“Have you ever found yourself taking an exam, working on a tight deadline, or solving an important time critical problem and becoming stuck; unable to progress because you’re brain won’t let you move on until you remember a piece of information that is on the tip of your tongue?”
Martin Bromiley has been instrumental in describing this “fixation problem“.
Bromiley’s case, of failed anaesthesia in a critical situation, was described in a 2010 paper in the journal Anaesthesia which looks at the fixation problem with an experimental analogy. It has repercussions for patient safety in the contemporary NHS.
Consider the following “cheap necklace problem”. Your aim is to make a necklace that costs no more than 15 cents using the four chains below. It costs two cents to open a link and three cents to close it again. If you are struggling to solve this problem then you’re not alone – 97% fail to solve the cheap necklace problem.
To solve the cheap necklace problem we must break the links in one of the chains, costing us six cents and use these three links to join the remaining chains.
It turns out that over 90% of adults can’t solve this problem successfully – as they become fixated on the impossibility of it.
In dementia policy, the gaming of the ‘ambition’ for diagnostic rates has become much more significant that the value of the diagnostic rates themselves. Calling them ‘ambitions’ rather than ‘targets’ is a vacuous exercise of meaningless circumstance.
Through a change in algorithm, a GP practice can have wildly different rates of diagnosing dementias from one year to the next. And policy should rightly approach this issue with fear – when human mortality standardised ratios were gamed it led to real problems.
In the Australian jurisdiction, certain institutions were alleged to respond to an unfavourable HSMR by “gaming” administrative data and risk-adjustment models or implementing inappropriate changes to care.
“A symptom of this cycle is the gaming of data and goals; if the system is unable to be better, because its people lack the capacity or capability to improve, the aim becomes above all to look better, even when truth is the casualty.”
The national pressure to make diagnostic rates appear better plays scant disregard to the actual epidemiological data from the MRC CFAS work to show that the prevalence of dementias in England has in fact been falling.
Also, the appearance of a greater number of dementias being diagnosed in primary care bears little or no relation to the ability of GPs to diagnose certain young onset dementias, for example the behavioural variant of frontotemporal dementia where insidious personality change is the presenting symptom not problems in short-term memory.
If you’re not worried about this situation, you should be.
Dr Martin Brunet in an excellent talk yesterday at the King’s Fund in a satellite session on diagnostic rates brought the audience’s attention to the “cobra effect”, which stems from an anecdote set at the time of British rule of colonial India.
The then British government was concerned about the number of venomous cobra snakes in Delhi. It therefore offered a lucrative bounty for every dead cobra. Initially this was a successful strategy as large numbers of snakes were killed for the reward.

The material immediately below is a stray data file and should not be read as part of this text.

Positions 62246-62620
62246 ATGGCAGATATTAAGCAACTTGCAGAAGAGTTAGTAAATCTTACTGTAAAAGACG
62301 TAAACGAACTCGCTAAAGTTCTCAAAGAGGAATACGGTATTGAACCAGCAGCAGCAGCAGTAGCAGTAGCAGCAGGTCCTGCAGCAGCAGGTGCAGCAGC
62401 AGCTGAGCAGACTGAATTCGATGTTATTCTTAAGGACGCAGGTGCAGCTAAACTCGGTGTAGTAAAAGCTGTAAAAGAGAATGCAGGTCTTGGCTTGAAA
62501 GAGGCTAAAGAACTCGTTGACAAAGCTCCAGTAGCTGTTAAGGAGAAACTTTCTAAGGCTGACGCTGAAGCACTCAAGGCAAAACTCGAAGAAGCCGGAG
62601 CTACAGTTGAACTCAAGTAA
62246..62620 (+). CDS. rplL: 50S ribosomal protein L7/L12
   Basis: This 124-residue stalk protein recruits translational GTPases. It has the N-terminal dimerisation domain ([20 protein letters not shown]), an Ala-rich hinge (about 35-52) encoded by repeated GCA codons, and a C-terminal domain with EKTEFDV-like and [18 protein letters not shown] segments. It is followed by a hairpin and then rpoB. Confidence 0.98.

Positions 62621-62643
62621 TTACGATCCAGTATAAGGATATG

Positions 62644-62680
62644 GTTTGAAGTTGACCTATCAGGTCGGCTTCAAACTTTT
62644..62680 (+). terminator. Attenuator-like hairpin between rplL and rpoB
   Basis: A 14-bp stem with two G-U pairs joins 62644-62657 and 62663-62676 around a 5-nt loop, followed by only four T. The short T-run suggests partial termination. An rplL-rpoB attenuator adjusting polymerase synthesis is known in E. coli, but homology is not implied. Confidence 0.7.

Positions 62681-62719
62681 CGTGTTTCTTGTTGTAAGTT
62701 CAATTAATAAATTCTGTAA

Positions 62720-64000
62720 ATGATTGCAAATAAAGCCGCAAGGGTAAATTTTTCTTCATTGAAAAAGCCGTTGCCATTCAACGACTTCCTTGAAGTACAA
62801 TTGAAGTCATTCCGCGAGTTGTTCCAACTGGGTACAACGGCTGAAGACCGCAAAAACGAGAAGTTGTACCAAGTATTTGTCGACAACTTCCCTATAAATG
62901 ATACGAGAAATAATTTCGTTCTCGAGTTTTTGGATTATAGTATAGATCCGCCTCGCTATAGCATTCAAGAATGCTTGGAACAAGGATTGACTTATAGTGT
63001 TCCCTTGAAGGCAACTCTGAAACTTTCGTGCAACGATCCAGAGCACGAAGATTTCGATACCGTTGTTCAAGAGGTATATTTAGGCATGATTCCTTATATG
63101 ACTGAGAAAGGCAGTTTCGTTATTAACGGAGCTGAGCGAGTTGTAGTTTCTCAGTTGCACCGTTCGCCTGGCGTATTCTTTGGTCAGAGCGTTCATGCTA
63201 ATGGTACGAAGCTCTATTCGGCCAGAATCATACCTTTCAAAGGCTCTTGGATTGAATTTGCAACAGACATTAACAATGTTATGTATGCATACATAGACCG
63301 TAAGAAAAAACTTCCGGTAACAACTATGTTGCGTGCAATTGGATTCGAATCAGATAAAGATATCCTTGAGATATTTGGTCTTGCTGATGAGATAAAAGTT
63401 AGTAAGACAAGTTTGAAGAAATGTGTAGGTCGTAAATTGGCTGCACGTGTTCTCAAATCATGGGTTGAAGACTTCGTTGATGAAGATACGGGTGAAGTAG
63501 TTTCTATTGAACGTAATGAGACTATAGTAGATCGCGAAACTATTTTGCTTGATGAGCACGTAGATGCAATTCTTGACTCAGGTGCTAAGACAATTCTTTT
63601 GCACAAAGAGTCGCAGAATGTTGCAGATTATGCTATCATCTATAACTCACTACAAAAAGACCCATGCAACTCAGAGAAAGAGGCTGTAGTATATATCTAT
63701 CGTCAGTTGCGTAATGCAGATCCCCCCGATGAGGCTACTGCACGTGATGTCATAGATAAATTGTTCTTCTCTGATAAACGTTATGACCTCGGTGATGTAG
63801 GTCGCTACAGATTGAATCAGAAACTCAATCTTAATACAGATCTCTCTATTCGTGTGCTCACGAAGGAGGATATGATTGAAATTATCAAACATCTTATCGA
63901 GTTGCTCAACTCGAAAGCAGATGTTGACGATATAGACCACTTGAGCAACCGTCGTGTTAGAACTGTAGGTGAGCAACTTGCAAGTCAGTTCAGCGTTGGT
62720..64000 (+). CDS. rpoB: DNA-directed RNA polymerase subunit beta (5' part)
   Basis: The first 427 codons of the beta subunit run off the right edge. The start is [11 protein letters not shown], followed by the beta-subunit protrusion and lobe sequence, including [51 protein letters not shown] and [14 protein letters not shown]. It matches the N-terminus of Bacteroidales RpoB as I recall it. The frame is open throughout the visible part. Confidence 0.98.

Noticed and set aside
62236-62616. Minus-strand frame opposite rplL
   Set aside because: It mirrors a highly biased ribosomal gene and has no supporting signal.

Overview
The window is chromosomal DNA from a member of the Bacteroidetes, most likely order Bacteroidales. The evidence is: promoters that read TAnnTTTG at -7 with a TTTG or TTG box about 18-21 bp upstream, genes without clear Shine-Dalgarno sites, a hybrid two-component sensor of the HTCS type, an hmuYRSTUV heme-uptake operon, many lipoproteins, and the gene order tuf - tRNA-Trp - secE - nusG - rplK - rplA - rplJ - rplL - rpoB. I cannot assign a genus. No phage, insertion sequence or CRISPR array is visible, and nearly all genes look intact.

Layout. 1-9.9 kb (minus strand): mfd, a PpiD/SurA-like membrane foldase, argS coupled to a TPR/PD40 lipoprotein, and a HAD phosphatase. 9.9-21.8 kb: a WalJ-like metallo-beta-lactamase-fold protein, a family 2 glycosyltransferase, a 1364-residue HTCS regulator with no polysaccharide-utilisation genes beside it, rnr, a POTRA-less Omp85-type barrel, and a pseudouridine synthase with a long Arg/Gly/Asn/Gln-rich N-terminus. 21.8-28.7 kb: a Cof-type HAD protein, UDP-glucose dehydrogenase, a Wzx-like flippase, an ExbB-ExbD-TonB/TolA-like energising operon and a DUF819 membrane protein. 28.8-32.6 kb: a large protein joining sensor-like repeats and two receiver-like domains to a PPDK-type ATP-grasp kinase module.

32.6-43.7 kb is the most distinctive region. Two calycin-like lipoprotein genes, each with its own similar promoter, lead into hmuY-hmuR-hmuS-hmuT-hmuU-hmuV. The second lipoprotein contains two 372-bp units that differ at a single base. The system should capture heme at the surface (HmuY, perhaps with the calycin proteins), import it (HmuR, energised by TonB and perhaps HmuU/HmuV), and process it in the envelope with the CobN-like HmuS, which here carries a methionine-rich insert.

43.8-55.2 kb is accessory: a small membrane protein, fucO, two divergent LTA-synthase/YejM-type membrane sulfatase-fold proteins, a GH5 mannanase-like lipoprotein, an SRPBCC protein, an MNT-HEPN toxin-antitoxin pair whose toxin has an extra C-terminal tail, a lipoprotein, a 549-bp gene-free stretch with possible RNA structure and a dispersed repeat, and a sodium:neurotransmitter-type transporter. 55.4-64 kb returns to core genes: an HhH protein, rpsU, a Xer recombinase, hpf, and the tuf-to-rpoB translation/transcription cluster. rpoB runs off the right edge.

Eventually, however, “enterprising” persons, ‘doing things differently’, began to breed cobras for the income. When the government became aware of this, the reward program was scrapped, causing the cobra breeders to set the now-worthless snakes free. As a result, the wild cobra population further increased. The apparent solution for the problem had no effect on the underlying problem; arguably it in fact made the situation ultimately far worse.
The rather-sensationally labelled “cash for diagnoses scandal”, with GP practices being paid handsome incentives for dementia-related work, was viewed by many to be a low-point in QOF overplaying their hand in England: “an ethical travesty“.
In my discussion at this satellite session for the King’s Fund, I argued that this fixation problem in English policy is a significant issue. It is setting patients with dementia up for a fall; in gaming the diagnostic rates, perhaps as a result of political pressure from the current Government prevents one from moving onto the other, at least as important, issue of post-diagnostic support.
Later in the panel discussion, Beth Britton, leading campaigner in dementia issues, called it a “black hole” of post-diagnostic support currently.
There was a strong consensus from the audience members of our Q+A session today that it was intolerable that social care was on its knees, with social care poorly funded, care home standards for people with dementia often quite inadequate. Even though this is a historic problem, it appears not to be fixed by the current focus on ‘dementia friendly communities’ or diagnostic rates. But it is a pressing issue, and one of massive societal significance.
It is also, significantly, an issue of resource allocation. The ‘zero sum gain’ of more money being put into practices which can successfully game targets at the expense of money being put into an adequate social care is a very real one, but these funding inequities will take longer than one term of government to solve.
Possible approaches for ‘beefing up’ post diagnostic support or care might include dementia advisers, clinical nursing specialists, an enhanced social care practitioner workforce, or care coordination.
A redistribution of allocations must take place, and integrated, whole person care, is unsurprisingly therefore a top priority now, even though everyone has been talking about it for ages.